IN THE NEWS
Contributor: Amarbir S. Gill, MD
“Although it has been postulated that tobacco use, as well as other environmental exposures, may contribute to chronic rhinosinusitis (CRS), the data remain limited,” Amarbir S. Gill, MD, and colleagues wrote.
For a study published in Clinical Otolaryngology, the researchers examined the impact of a history of tobacco use on the development of CRS.
“This study was inspired by what I felt was a knowledge gap in the literature surrounding a question that we, as ENTs, get asked by our patients,” Dr. Gill explained. “I wanted to understand whether a history of tobacco use impacted the risk for having chronic sinus disease.”
The researchers employed a case-control study design, using the Utah Population Database to search for adult patients with a diagnosis of CRS and a history of tobacco use. Enrolled patients also underwent endoscopic sinus surgery (ESS) between 1996 and 2018.
Dr. Gill and colleagues examined records for 200,370 patients in the final analysis, including 34,350 patients diagnosed with CRS and 166,020 controls.
The first diagnosis of CRS was made at a mean age of 43.9, and the percentage of patients with CRS with nasal polyposis was 58.3%. A history of tobacco use was observed in a significantly larger number of patients with CRS (19.6%) than in the matched controls (15%; P<0.001).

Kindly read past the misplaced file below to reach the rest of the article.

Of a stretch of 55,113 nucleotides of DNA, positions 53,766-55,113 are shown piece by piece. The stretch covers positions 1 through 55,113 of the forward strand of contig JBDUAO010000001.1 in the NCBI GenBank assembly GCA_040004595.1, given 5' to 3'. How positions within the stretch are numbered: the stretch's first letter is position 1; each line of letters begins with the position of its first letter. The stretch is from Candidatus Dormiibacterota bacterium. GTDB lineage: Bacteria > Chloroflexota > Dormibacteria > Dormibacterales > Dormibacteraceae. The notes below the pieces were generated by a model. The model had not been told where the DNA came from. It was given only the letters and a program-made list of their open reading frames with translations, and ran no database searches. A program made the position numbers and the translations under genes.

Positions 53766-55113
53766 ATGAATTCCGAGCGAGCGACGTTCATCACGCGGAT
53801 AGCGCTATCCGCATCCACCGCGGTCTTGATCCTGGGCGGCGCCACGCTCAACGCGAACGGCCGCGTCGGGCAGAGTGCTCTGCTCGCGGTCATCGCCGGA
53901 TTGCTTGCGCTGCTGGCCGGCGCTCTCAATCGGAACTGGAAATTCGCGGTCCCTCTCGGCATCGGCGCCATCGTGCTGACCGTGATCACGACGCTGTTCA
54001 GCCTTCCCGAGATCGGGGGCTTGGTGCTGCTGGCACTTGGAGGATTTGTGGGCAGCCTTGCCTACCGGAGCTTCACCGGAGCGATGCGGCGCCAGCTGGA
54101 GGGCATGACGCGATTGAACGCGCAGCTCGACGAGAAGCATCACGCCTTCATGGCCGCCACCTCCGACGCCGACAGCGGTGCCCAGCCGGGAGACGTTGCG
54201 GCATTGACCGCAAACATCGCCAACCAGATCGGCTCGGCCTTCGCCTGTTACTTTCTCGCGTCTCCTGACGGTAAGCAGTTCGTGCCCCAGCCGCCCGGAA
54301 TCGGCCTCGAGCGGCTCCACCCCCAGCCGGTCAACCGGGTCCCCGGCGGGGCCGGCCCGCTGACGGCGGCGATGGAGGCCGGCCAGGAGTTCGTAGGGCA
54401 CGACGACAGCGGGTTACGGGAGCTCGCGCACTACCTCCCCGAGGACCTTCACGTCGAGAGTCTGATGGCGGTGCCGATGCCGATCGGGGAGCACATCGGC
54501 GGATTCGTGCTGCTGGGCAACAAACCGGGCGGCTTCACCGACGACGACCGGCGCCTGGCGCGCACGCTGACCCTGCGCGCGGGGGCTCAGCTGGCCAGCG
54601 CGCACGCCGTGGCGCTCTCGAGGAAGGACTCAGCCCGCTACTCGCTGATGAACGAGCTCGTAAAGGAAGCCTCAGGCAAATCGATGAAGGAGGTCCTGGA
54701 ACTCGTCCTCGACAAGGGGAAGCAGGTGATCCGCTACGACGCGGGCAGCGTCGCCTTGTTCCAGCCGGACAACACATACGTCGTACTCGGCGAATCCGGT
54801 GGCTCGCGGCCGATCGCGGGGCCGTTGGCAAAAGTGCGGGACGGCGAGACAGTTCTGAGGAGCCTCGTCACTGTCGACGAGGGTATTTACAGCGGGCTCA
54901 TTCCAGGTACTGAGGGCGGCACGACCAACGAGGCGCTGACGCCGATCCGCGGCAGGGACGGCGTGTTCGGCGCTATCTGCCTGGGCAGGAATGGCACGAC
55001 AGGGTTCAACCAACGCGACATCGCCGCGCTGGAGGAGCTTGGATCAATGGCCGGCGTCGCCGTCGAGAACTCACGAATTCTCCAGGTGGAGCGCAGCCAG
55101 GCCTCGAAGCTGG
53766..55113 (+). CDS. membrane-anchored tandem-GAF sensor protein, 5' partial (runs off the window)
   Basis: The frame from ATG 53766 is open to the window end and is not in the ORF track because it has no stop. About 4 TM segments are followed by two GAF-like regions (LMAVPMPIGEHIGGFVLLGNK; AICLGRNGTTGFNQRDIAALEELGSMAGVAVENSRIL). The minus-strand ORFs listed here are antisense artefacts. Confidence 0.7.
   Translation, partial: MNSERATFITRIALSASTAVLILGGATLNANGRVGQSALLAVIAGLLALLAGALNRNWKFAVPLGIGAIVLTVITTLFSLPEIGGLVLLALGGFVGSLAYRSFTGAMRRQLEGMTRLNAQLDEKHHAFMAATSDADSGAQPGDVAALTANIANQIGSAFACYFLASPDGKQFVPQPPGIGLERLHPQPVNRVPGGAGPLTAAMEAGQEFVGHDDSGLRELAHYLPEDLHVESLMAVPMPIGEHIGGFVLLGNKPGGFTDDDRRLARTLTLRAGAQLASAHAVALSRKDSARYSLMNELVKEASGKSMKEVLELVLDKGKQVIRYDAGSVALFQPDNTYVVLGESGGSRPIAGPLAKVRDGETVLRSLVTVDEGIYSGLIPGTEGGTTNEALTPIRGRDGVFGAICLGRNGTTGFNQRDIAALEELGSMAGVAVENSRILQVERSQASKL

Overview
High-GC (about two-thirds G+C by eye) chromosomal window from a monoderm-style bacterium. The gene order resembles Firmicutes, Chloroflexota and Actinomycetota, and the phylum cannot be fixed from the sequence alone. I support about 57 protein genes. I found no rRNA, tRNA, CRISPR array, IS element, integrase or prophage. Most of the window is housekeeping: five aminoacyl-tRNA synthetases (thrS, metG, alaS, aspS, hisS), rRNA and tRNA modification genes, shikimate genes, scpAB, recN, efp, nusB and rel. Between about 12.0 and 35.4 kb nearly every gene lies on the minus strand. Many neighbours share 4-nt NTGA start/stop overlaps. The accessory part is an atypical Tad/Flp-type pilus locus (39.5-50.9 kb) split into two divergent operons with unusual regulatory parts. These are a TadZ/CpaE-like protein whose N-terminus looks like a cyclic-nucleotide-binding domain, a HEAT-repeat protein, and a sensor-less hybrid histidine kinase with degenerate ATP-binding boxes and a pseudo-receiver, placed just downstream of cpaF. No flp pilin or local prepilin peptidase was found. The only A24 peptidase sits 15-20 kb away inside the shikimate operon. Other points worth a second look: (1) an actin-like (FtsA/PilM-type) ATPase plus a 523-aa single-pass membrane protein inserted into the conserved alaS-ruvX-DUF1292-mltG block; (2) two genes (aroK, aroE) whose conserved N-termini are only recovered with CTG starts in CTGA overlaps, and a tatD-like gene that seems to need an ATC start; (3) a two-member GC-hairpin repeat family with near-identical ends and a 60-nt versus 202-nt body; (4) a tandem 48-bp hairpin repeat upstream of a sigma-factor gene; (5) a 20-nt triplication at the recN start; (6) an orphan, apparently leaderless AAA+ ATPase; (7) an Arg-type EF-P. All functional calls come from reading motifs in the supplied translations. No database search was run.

The correlation between a history of tobacco use and a CRS diagnosis was observed in both males and females and in patients with CRS with and without nasal polyposis (Table). The unadjusted OR for the risk for CRS in patients with a history of tobacco use was 1.38 (P<0.001).
More patients with CRS and comorbid asthma used tobacco (19.5%) compared with controls with asthma (15.0%; P<0.001).
“A history of tobacco use may signify an increased risk for the development of chronic sinus disease among patients undergoing sinus surgery compared with healthy controls,” Dr. Gill emphasized. “In a separate study, we found that a history of tobacco use may also increase the likelihood of needing revision sinus surgery.”
The results “emphasize the direct impact and relevance of tobacco use on patients with sinus disease,” Dr. Gill noted. “Providers can consider using the data to help educate patients on the relationship between tobacco and sinus disease and encourage and discuss tobacco cessation with them.”
He also pointed to areas of research interest. “Future research should focus on understanding whether tobacco cessation can positively impact sinus disease severity and symptoms.”
Beyond the impact of tobacco use, Dr. Gill noted that “there has been an increasing interest in the role of environmental pollutants and irritants on nasal and sinus inflammation, and I am hopeful this will yield novel insights into mitigation strategies as we learn more about how these irritants impact the health of our sinuses and nose.”
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